Since many kidnapped victims are taken in cities or small towns (primarily by the FARC or criminal gangs that sell victims to the FARC) and later transferred to more remote areas, it becomes very important to effect rescues as soon as possible, especially before the victims are transferred to areas where the FARC has domination.

Our assistance efforts were in several areas, one of which was to improve the effectiveness of the GAULAS at rescuing victims unharmed, collecting and preserving evidence, and apprehending kidnappers and successfully bringing them to justice.  We also emphasized proper law enforcement methodology and respect for human rights during training sessions.

Another goal was integrating the various GOC institutions with anti-kidnapping roles via a state of the art computerized information and communications system that permitted real time sharing of relevant kidnapping data between agencies, including the creation of kidnapping investigations reports and criminal justice data by appropriate agencies.

Along with these initiatives, other progress was being made in reforming the Colombian justice system by changing laws and creating a modern courts system that streamlined the Napoleonic Code system that was no longer able to cope with the types and numbers of crimes being committed.

Another part of the anti-kidnapping puzzle was to gain the trust of average Colombians who, like many citizens of Latin American countries, distrust their own justice systems to such an extent that most crime goes unreported.  In Colombia, as in other countries with kidnapping problems, private institutions have emerged that specialize in collecting fees from victims' families, by arranging for ransoms in hopes that victims will be freed if the police are not involved.  While these tactics sometimes work, the Betancourt and other cases indicate they do not always have the desired result.  In addition, paying ransom makes kidnapping profitable and reinforces the belief that this crime does pay.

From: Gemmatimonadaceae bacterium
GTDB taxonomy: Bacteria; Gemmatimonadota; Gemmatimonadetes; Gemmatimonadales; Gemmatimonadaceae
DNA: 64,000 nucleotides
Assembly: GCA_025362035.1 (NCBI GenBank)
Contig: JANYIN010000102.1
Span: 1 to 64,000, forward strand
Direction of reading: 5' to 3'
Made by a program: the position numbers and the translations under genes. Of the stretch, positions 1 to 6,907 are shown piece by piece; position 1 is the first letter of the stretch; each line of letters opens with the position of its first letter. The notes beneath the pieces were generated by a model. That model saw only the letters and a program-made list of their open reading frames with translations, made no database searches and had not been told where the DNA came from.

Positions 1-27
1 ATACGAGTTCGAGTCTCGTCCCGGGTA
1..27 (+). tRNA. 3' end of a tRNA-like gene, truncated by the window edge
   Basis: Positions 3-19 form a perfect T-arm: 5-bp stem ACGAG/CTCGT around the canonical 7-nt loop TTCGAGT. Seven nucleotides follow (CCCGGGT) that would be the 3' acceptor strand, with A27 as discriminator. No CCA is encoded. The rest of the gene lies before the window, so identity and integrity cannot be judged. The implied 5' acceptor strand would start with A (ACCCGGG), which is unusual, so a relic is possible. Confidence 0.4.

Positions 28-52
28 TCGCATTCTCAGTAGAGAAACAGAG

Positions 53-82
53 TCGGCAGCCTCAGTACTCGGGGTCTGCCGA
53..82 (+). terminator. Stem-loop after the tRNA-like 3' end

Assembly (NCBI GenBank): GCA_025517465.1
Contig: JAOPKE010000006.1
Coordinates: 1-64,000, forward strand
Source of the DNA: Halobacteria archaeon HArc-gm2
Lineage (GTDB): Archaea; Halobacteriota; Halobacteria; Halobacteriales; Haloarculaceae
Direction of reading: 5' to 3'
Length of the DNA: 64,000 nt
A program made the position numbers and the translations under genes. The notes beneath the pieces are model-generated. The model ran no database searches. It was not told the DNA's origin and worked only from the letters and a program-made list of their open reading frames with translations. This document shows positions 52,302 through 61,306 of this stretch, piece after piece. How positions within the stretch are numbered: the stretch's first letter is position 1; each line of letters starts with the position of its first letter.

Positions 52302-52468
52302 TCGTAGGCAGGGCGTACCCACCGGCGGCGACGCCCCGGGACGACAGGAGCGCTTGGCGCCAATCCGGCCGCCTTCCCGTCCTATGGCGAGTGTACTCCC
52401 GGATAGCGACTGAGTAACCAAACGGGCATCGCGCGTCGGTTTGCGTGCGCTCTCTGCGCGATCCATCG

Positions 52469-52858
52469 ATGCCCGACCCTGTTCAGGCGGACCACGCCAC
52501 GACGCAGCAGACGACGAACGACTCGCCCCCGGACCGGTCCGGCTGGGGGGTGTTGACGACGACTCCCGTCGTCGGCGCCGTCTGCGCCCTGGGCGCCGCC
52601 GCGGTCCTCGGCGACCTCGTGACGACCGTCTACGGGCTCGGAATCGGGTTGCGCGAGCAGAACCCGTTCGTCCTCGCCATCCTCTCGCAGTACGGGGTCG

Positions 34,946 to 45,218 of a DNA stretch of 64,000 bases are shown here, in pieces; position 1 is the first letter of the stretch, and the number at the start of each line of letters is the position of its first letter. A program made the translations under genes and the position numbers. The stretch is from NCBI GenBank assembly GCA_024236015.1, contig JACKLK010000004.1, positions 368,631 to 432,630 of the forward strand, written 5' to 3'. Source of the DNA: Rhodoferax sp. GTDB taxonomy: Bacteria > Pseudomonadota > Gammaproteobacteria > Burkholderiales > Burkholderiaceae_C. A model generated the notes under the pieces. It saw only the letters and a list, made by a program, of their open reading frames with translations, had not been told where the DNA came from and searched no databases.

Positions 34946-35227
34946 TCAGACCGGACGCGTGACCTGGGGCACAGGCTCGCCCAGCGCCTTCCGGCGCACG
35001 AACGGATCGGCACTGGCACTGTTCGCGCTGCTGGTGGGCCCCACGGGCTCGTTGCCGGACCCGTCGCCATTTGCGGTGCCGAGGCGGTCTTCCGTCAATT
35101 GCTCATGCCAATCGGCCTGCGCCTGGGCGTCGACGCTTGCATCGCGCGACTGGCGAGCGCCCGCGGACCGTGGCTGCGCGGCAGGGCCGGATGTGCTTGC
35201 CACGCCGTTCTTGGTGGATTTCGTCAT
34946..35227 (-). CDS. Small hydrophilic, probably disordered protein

I have not kept up with the efforts to end Colombia's war with the FARC.  I know attempts have been made to resolve issues, but I don't see much incentive for the FARC to cease its activities.  They will want something that is at least as profitable to them as their current criminal schemes.  Part of the problem with the Government effort has been a lack of willingness on the part of the military to engage the FARC.  During a short period of time, it appeared that was changing, and it may have.  As I said, I really haven't kept up with it.    

I can swear there ain't no heaven but I pray there ain't no hell. _ Blood Sweat & Tears

by Gringo (stargazing camel at aoldotcom) on Mon Jan 22nd, 2007 at 02:09:55 PM EST